A 12-year-old girl who freelances as a restaurant reviewer (her employer doesn't know her age) finds it increasingly difficult to keep her job secret from her parents while dealing with the problems of being a first-time camper and counselor-in-training.
In her first outing (All Four Stars, 2014), Gladys Gatsby, a dedicated cook and all-around foodie, landed her reviewing gig and made some friends. In this overlong, overpopulated sequel, the intrepid heroine has to keep lots of balls in the air. But once again, despite some awkward plot machinations and various substantial credibility problems, by the end, readers should be cheering for Gladys’ success. In this story, a somewhat more confident Gladys is put in a difficult fish-out-of-water situation: her friend Charissa, whose parents own Camp Bentley, gives the unathletic girl an unwanted present of an all-expenses-paid summer at camp. In addition to having to learn how to swim, Gladys must deal with Charissa and her buddies, an obnoxious child novelist, and the demanding camp cook, all while figuring out how to get into the city for her professional reviewing assignment—finding the best hot dog in New York City. It’s a testament to Gladys’ characterization that her appeal rises above the credulity-straining plot.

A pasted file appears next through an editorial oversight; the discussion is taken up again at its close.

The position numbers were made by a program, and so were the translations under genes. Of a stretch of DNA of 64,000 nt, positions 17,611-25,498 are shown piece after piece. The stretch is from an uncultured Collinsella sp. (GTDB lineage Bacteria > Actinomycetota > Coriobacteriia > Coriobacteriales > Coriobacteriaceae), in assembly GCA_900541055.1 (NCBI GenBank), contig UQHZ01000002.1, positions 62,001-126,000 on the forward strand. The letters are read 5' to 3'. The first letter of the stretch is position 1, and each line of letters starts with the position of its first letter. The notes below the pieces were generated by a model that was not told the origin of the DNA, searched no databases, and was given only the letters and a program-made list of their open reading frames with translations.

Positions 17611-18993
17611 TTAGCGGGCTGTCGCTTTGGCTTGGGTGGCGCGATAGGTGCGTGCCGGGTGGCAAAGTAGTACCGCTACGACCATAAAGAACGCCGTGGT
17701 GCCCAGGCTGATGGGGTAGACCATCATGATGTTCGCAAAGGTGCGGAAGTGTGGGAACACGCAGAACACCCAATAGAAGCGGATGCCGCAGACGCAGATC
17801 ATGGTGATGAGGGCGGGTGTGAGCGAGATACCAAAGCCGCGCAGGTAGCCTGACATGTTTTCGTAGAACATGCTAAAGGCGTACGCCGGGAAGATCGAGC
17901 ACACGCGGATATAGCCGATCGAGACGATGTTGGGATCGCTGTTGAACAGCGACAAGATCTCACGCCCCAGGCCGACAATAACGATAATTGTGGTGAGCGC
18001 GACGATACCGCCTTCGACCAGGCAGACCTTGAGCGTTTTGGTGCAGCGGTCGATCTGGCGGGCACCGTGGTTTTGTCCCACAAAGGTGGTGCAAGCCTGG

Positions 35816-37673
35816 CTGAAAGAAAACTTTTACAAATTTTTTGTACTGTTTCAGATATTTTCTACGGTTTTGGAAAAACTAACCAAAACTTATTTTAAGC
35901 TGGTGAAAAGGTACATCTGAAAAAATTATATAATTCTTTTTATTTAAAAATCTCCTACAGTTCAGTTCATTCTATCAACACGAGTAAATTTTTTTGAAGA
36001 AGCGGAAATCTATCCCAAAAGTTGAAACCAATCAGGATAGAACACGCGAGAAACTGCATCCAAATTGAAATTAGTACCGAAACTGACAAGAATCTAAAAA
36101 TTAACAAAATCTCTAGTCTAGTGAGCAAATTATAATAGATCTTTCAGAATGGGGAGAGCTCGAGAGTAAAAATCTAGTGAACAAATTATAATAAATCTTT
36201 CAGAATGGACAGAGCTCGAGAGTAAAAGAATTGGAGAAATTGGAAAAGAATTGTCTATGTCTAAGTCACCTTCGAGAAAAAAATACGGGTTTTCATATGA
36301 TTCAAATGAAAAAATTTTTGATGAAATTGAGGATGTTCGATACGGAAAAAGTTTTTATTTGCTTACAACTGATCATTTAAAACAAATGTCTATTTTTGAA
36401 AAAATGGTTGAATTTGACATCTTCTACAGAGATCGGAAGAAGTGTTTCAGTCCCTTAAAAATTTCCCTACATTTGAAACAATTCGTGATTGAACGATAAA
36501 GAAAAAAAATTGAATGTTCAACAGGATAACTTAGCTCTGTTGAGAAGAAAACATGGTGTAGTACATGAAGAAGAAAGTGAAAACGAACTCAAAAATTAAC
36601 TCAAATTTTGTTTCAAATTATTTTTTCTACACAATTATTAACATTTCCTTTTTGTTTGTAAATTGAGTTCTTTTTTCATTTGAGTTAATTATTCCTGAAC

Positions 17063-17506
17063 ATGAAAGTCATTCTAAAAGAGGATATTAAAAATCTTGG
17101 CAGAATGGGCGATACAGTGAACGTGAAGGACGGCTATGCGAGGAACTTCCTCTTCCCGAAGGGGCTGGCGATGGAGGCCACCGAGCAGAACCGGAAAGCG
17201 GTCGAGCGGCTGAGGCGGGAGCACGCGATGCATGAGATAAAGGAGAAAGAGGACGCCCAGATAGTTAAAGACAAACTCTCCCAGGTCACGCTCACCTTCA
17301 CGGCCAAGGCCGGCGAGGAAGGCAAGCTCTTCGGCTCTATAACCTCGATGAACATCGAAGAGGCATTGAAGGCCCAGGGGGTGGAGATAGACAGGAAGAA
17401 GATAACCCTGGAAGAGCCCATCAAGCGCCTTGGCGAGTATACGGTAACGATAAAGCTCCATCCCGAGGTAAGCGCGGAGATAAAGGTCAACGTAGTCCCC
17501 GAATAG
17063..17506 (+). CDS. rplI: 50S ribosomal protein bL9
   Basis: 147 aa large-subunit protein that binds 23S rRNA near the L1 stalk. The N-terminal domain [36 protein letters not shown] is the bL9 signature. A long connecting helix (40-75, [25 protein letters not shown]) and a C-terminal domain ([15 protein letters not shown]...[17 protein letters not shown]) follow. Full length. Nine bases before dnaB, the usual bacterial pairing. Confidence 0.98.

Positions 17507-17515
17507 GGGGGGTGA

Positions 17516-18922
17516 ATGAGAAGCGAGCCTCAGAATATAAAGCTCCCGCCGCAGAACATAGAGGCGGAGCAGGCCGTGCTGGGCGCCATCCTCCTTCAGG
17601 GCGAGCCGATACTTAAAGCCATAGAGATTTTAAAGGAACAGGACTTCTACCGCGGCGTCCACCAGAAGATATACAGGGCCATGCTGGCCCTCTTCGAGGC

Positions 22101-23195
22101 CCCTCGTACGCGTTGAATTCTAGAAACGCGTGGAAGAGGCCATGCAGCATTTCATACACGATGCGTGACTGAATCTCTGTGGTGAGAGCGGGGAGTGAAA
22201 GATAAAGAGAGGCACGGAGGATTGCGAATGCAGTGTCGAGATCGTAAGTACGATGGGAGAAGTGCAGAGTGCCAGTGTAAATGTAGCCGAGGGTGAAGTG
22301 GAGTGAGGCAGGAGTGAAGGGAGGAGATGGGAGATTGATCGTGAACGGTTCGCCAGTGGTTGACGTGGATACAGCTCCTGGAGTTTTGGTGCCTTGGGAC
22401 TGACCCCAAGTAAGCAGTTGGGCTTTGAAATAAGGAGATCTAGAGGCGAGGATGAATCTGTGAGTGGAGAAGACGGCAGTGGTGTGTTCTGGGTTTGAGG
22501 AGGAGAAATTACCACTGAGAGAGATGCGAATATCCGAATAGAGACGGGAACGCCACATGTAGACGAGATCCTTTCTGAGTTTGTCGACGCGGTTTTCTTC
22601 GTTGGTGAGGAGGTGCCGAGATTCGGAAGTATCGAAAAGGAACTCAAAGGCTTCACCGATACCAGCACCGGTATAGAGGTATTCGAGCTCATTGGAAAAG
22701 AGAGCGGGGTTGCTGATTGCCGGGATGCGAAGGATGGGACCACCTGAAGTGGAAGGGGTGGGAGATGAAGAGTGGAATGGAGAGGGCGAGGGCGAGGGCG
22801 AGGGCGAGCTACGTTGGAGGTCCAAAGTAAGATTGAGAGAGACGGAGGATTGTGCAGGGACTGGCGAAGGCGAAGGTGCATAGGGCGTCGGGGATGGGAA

How Gladys rises to these and other challenges is the fun of the story, and despite the novel’s flaws, middle-grade girls should enjoy the ride. (Fiction. 8-12)